Setting props with propsData

propsData can be used with both mount and shallowMount. It is often used to test components that receive props from their parent component.

propsData is passed into the second argument of either shallowMount or mount, in the following form:

const wrapper = shallowMount(Foo, {
  propsData: {
    foo: 'bar'
  }
})

Creating the component

Create a simple <SubmitButton> component that has two props: msg and isAdmin. Depending on the value of the isAdmin prop this component will contain a <span> in one of two states:

  • Not Authorized if isAdmin is false (or not passed as a prop)
  • Admin Privileges if isAdmin is true
<template>
  <div>
    <span v-if="isAdmin">Admin Privileges</span>
    <span v-else>Not Authorized</span>
    <button>
      {{ msg }}
    </button>
  </div>
</template>

<script>
export default {
  name: "SubmitButton",

  props: {
    msg: {
      type: String,
      required: true
    },
    isAdmin: {
      type: Boolean,
      default: false
    }
  }
}
</script>

The First Test

We will make an assertion on the message in the case the user does not have admin privileges.

import { shallowMount } from '@vue/test-utils'
import SubmitButton from '@/components/SubmitButton.vue'

describe('SubmitButton.vue', () => {
  it("displays a non authorized message", () => {
    const msg = "submit"
    const wrapper = shallowMount(SubmitButton,{
      propsData: {
        msg: msg
      }
    })

    console.log(wrapper.html())

    expect(wrapper.find("span").text()).toBe("Not Authorized")
    expect(wrapper.find("button").text()).toBe("submit")
  })
})

Run the tests with yarn test:unit. The result is:

PASS  tests/unit/SubmitButton.spec.js
  SubmitButton.vue
    ✓ displays a non authorized message (15ms)

The result of console.log(wrapper.html()) is also printed:

<div>
  <span>Not Authorized</span>
  <button>
    submit
  </button>
</div>

We can see the msg prop is processed and the resulting markup is correctly rendered.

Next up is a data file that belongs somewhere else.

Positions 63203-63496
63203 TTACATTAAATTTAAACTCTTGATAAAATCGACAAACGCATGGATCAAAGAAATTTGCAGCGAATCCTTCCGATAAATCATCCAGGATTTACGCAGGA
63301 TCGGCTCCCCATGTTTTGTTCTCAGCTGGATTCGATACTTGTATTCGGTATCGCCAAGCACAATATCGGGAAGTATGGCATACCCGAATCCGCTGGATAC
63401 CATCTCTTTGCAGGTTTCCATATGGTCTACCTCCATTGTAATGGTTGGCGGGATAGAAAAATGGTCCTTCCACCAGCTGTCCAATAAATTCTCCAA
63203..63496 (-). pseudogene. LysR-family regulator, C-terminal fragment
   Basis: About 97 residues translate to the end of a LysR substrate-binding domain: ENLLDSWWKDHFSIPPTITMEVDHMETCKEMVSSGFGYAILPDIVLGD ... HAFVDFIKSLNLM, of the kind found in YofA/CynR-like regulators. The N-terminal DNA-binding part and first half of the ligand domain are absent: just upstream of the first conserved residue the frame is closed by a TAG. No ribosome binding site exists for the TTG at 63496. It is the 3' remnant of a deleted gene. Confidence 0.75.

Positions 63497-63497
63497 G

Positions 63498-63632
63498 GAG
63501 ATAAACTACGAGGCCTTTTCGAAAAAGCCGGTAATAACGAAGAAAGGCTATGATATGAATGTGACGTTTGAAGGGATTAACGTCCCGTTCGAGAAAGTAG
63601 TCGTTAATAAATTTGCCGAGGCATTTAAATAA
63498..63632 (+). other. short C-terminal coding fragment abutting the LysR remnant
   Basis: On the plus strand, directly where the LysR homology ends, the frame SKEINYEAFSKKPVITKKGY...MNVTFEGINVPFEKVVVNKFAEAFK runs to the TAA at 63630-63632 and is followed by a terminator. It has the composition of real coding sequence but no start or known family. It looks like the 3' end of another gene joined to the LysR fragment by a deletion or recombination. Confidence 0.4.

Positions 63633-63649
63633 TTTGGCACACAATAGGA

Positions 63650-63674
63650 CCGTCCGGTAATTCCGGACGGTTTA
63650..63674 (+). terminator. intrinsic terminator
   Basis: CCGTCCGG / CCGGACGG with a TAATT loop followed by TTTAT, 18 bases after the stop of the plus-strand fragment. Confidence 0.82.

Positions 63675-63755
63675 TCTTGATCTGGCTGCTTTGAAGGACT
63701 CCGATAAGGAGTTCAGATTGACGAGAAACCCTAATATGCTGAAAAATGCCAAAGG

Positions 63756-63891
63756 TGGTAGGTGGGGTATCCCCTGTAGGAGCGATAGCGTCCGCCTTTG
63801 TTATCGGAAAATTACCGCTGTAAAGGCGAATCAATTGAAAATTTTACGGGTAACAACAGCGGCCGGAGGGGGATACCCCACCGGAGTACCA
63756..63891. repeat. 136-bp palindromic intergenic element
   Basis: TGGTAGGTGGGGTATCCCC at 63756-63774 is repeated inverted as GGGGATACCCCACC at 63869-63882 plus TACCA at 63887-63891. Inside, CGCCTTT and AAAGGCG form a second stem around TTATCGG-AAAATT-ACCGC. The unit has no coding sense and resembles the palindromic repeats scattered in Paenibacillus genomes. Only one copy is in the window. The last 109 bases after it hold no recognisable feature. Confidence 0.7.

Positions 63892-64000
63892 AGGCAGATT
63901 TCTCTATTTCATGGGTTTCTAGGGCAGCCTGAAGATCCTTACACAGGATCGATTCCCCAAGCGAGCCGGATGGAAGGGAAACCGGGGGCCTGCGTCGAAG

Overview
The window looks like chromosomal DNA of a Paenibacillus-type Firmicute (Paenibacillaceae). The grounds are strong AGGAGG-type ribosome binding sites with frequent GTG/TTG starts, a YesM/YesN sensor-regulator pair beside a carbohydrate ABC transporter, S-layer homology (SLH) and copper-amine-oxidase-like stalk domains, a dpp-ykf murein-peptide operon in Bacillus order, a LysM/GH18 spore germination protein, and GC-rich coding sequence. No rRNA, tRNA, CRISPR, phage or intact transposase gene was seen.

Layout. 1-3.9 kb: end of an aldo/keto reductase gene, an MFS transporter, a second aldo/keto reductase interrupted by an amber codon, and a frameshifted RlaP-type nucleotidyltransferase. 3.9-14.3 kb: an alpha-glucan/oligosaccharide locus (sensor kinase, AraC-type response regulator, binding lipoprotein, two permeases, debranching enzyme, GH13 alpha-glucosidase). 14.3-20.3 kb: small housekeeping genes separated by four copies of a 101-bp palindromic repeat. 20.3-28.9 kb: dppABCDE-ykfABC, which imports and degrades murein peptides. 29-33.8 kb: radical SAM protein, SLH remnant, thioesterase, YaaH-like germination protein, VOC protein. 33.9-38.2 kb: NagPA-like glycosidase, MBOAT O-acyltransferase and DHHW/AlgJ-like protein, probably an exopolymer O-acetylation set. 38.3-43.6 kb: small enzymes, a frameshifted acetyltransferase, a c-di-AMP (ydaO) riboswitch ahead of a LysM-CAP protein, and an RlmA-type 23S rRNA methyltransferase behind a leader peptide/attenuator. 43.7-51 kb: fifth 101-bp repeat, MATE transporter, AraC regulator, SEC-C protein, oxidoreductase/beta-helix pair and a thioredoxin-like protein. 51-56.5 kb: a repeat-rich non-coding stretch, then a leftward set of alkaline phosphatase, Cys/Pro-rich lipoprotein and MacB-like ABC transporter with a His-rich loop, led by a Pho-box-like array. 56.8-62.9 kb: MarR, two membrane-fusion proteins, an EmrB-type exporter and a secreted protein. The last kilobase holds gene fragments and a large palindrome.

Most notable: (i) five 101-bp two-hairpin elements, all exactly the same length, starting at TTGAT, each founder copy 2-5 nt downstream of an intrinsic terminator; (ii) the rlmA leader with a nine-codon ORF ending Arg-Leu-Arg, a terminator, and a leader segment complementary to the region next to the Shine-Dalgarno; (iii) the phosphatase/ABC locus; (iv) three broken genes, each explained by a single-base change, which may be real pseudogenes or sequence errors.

A Second Test

Let's make an assertion on the other possible state, when isAdmin is true:

import { shallowMount } from '@vue/test-utils'
import SubmitButton from '@/components/SubmitButton.vue'

describe('SubmitButton.vue', () => {
  it('displays a admin privileges message', () => {
    const msg = "submit"
    const isAdmin = true
    const wrapper = shallowMount(SubmitButton,{
      propsData: {
        msg,
        isAdmin
      }
    })

    expect(wrapper.find("span").text()).toBe("Admin Privileges")
    expect(wrapper.find("button").text()).toBe("submit")
  })
})

Run the test with yarn test:unit and check the results:

PASS  tests/unit/SubmitButton.spec.js
  SubmitButton.vue
    ✓ displays a admin privileges message (4ms)

We also outputted the markup with console.log(wrapper.html()):

<div>
  <span>Admin Privileges</span>
  <button>
    submit
  </button>
</div>

We can see the isAdmin prop was used to render the correct <span> element.

Refactoring the tests

Let's refactor the tests adhering to the principle "Don't Repeat Yourself" (DRY). Since all the tests are passing, we can confidently refactor. As long as the tests all still pass after the refactor, we can be sure we did not break anything.

Refactor with a Factory Function

In both tests we call shallowMount then pass a similar propsData object. We can refactor this using a factory function. A factory function is simply a function that returns an object - it makes objects, thus the name "factory" function.

const msg = "submit"
const factory = (propsData) => {
  return shallowMount(SubmitButton, {
    propsData: {
      msg,
      ...propsData
    }
  })
}

The above is a function that will shallowMount a SubmitButton component. We can pass any props to change as the first argument to factory. Let's DRY up the test with the factory function.

describe("SubmitButton", () => {
  describe("has admin privileges", ()=> {
    it("renders a message", () => {
      const wrapper = factory()

      expect(wrapper.find("span").text()).toBe("Not Authorized")
      expect(wrapper.find("button").text()).toBe("submit")
    })
  })

  describe("does not have admin privileges", ()=> {
    it("renders a message", () => {
      const wrapper = factory({ isAdmin: true })

      expect(wrapper.find("span").text()).toBe("Admin Privileges")
      expect(wrapper.find("button").text()).toBe("submit")
    })
  })
})

Let's run the tests again. Everything is still passing.

PASS  tests/unit/SubmitButton.spec.js
 SubmitButton
   has admin privileges
     ✓ renders a message (26ms)
   does not have admin privileges
     ✓ renders a message (3ms)

Since we have a good test suite, we can now easily and confidently refactor.

Conclusion

  • By passing propsData when mounting a component, you can set the props to be used in the test
  • Factory functions can be used to DRY your tests
  • Intead of propsData, you can also use setProps to set prop values during tests
Last Updated: 5/30/2019, 5:31:11 PM